Palaeontologist Paul Sereno talks about his archaeological adventures, dinosaur evolution, the connection between art and science, and more. Great talk!
Nick Ashbury at CreativeReview has been collecting amusing or poetic linguistic constructions by weather forecasters on television. He has a post that collects the “best of” the recently retired Robert McElwee‘s expressions.
“This first week of the four will produce rain a-plenty, some thunder, Met Office warnings and limited area hotness.”
“From Tuesday to Thursday, a flabby low pressure area will allow warm sunshine between slow-moving heavy showers.”
“The thought of increasing cloud and rain is there with you in Wales.”
“Then, to end the week, pressure starts to build, the northerly is cut off and the sun can be bolder.”
“Settled, sunny and increasingly warm weather inhabits the south of the UK.”
“We are still in the story of rain for the time being.”
“That tongue of cloud is a forecast – it may be a little more dispersed than that.”
“A cloud envelope coming up through Cornwall late in the day…”
“Someone seems to have pressed the button marked ‘Rain’. At night.”
“This coming month will prove the point as we bring back very cold air and then sit in it.”
“Monday and Tuesday sees the decay of this cloud and its showers.”
“This week is not characterised by excessive sunshine.”
“A cold southeast breeze with much cloud will be our fate.”
“With low confidence, the signal from the virtual atmosphere suggests that central Europe will now be under the centre of the cold anticyclone.”
“Temperatures remain below average but snow will probably be more of a hill or temporary event.”
“Do not dismiss February as a potentially cold month.”
“There seems to be a reluctance on the part of the atmosphere to move with any speed.”
“It’s a jagged translation and rain is still in the story.”
“The first few nights this week could grow fog.”
“It’s breezy and the sky responds to that by breaking the cloud up and letting the sun through.”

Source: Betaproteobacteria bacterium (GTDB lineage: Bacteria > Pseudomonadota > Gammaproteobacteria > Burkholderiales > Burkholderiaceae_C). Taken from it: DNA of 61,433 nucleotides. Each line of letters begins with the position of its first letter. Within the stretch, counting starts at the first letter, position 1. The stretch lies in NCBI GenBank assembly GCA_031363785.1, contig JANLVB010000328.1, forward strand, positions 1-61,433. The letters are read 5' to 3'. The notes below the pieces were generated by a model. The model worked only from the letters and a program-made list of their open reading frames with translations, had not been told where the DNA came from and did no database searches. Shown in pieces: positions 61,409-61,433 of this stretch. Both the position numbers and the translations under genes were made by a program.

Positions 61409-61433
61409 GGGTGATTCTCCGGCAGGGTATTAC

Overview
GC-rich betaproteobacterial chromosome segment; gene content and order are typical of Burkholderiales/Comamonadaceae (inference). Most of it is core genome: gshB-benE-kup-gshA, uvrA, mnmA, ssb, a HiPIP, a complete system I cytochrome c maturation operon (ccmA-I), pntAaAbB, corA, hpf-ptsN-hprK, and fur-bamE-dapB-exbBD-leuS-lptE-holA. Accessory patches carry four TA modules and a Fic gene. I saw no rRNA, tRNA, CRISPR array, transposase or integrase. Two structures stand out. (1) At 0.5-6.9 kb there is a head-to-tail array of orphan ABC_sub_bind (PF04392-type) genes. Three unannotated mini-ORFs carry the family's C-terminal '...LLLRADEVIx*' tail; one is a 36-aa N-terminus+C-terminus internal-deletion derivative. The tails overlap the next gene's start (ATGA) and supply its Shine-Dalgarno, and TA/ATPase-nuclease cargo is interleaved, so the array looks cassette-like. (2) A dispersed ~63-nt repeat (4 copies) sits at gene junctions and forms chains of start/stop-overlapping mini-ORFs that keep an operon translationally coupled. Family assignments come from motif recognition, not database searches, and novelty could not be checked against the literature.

“I say rain proper because behind my head is lime green and yellow.”
“Windy and wet, or wet and windy: it works either way.”
“Otherwise, it’s just a scattering of showers and big holes in the sky.”
“…and here’s the line of familiarity that brings rain to Northern Ireland.”
“The wind is very much not there.”
In the 70’s, Rainer Wehinger created a visual listening score to accompany Gyorgy Ligeti’s Artikulation. I scanned the pages and synchronized them with the music. Enjoy!
“Get rid of the judgement, get rid of the ‘I am hurt,’ you are rid of the hurt itself.” “Everything is right for me, which is right for you, O Universe. Nothing for me is too early or too late, which comes in due time for you. Everything is fruit to me which your seasons bring, O Nature. From you are all things, in you are all things, to you all things return.” “How ridiculous and how strange to be surprised at anything which happens in life!” “Because your own strength is unequal to the task, do not assume that it is beyond the powers of man; but if anything is within the powers and province of man, believe that it is within your own compass also” .
Seneca the Younger
“That which Fortune has not given, she cannot take away.” “Let Nature deal with matter, which is her own, as she pleases; let us be cheerful and brave in the face of everything, reflecting that it is nothing of our own that perishes.”
The wikipedia page for Stoicism has some nice quotes to illustrate the philosophy. Those above are just a selection of ones I like most.
Addendum: Marcus Aurelius’ Meditations is online.
A closet scenario or closet screenplay “is a screenplay intended not to be produced/performed but instead to be read by a solitary reader or, sometimes, out loud in a small group”. Wiki.
This play is to be regarded merely as a spectacular narrative in which, for the purpose of tracing out the innermost workings of the soul, advantage has been taken of dramatic modes, without otherwise conforming to the stringent rules of theatrical composition or seeking the dubious advantage of stage production. … A greater amount of incident is crowded together in this play than was possible to confine within the narrow limits prescribed by Aristotle and Batteux … And for this reason, I would have been ill-advised to attempt bringing my drama to the stage.